Eid Mubarak

It has finally arrived, the week where Eid Ul Fitr can be celebrated. Eid marks the end of a month of fasting from dawn to sunset, as well as spiritual reflection and prayer. So now that Ramadan has ended the festival of Eid Ul Fitr is enjoyed. The day will start with prayers and a big meal is usually the main event, but there’s lots of other ways people celebrate too. A really informative report from the United Arab Emirates not only excitedly explains when Eid will be but also throws in some advice on how to celebrate it. BBC Bitesize once again gives a really clear explanation of the festival and describes how it is celebrated in different ways around the world. And in the UK right now with the Cricket World Cup the Pakistan cricket team wished all their supporters Eid Mubarak too!

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How old is the earth?

A short (less than 2 minutes) Newround video by physicist Professor Brian Cox explains how we know that the world is 4 billion years old. Theories about the development of the universe are incredible and need to be understood not just for Religious Studies but also Science too. The BBC’s Bitesize pages do a pretty good job at explaining it too.

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Terrorist attacks against hotels and Christian churches in Sri Lanka

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The Secretary-General of the United Nations, Antonio Guterres said, “I condemn the heinous terrorist attacks on churches and hotels in Sri Lanka on Easter Sunday, a sacred day for Christians. The UN stands in solidarity with Sri Lanka as the global community fights hatred and violent extremism together. Holy sites must be respected.”

On Easter Sunday more than 200 people were killed and 500 injured in Sri Lanka when there were terrorist attacks on churches and hotels. Below is a photograph of the aftermath at St Sebastian’s Church:

St Sebastian church

There was no immediate claim of responsibility for the attacks, but Sri Lanka has experienced rising sectarian tension in recent years. Sectarianism is when people have very strong support for the religious or political group that you are a member of, in a way that can cause problems with other groups.

About 1.2 million of Sri Lanka’s 21 million inhabitants are Catholics, and these include members of both major ethnicities, the Sinhalese majority and the Tamil minority. In recent years, there have been clashes between the majority Buddhist community and minority Muslims (10% of Sri Lanka’s population), and in March last year the government imposed a 12-day state of emergency to quell anti-Muslim riots. Christian groups have also reported increased harassment from hardline Buddhist groups.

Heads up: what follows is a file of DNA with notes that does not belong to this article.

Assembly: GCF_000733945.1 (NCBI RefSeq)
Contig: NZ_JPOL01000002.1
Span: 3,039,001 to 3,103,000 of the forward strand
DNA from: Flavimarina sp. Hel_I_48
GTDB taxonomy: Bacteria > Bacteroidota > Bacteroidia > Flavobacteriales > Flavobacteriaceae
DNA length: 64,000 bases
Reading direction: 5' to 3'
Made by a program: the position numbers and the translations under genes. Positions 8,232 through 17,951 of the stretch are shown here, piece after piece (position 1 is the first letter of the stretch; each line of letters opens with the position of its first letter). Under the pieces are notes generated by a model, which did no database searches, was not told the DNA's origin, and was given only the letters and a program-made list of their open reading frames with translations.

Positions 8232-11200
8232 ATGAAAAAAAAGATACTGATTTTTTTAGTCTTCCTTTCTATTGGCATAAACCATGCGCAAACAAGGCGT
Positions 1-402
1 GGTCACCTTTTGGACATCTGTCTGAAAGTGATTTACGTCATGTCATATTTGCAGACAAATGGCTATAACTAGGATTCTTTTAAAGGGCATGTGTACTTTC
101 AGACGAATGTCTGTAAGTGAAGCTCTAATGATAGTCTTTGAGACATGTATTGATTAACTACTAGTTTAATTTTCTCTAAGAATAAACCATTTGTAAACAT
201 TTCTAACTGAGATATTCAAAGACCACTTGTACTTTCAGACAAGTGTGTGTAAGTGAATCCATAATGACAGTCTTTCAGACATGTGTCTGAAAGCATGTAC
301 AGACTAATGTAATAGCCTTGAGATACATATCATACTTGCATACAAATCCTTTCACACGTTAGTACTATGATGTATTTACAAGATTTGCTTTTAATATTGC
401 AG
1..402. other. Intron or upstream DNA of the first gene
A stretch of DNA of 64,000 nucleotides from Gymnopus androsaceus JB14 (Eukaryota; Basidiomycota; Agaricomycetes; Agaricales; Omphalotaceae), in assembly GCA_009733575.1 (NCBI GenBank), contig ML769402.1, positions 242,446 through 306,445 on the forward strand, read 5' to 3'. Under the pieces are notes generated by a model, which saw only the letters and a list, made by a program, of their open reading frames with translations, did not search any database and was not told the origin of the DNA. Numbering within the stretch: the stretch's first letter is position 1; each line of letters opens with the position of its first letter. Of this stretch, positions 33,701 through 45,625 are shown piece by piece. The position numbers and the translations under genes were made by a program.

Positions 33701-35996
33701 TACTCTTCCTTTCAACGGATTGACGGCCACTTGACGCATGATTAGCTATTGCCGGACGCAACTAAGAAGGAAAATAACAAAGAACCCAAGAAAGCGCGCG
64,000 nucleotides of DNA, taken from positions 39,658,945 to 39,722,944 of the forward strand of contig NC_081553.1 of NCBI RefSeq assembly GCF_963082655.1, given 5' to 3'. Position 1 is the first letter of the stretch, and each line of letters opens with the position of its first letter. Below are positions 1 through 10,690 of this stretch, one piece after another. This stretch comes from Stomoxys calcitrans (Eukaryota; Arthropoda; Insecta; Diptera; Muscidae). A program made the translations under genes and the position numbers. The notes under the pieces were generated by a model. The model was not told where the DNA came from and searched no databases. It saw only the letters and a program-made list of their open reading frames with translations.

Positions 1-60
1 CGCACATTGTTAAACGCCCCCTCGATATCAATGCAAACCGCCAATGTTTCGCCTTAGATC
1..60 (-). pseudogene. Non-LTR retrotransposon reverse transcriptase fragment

In response to the terrorist attacks today the Muslim Council of Sri Lanka said it mourns the loss of innocent people in the blasts by extremists who seek to divide religious and ethnic groups. The All Ceylon Jammiyyathul Ulama, a body of Muslim clerics, said the targeting Christian places of worship cannot be accepted.

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The organisation Open Doors ranks Sri Lanka as No. 46 on its World Watch List of the 50 countries where it’s hardest to be a Christian. It explains:

Sri Lanka is a majority Buddhist nation, and so while Christians from more historical churches enjoy a little more freedom in expressing their faith, believers from Buddhist backgrounds are treated as second-class citizens and can face slander and attacks.
Believers from Buddhist or Hindu backgrounds face harassment and discrimination from their families and communities. They are pressured to recant their new faith, as conversion is regarded as a betrayal of their ethnicity. The majority of state schools do not teach Christianity as a subject, so Christian schoolchildren are forced to study Buddhism or Hinduism. Churches in rural areas have been attacked or closed, and Christians have been assaulted.

The media outlet Christianity Today reports that worldwide churches tighten their security over the Easter festival after 2017 attacks against Coptic Christians in Egypt on Palm Sunday.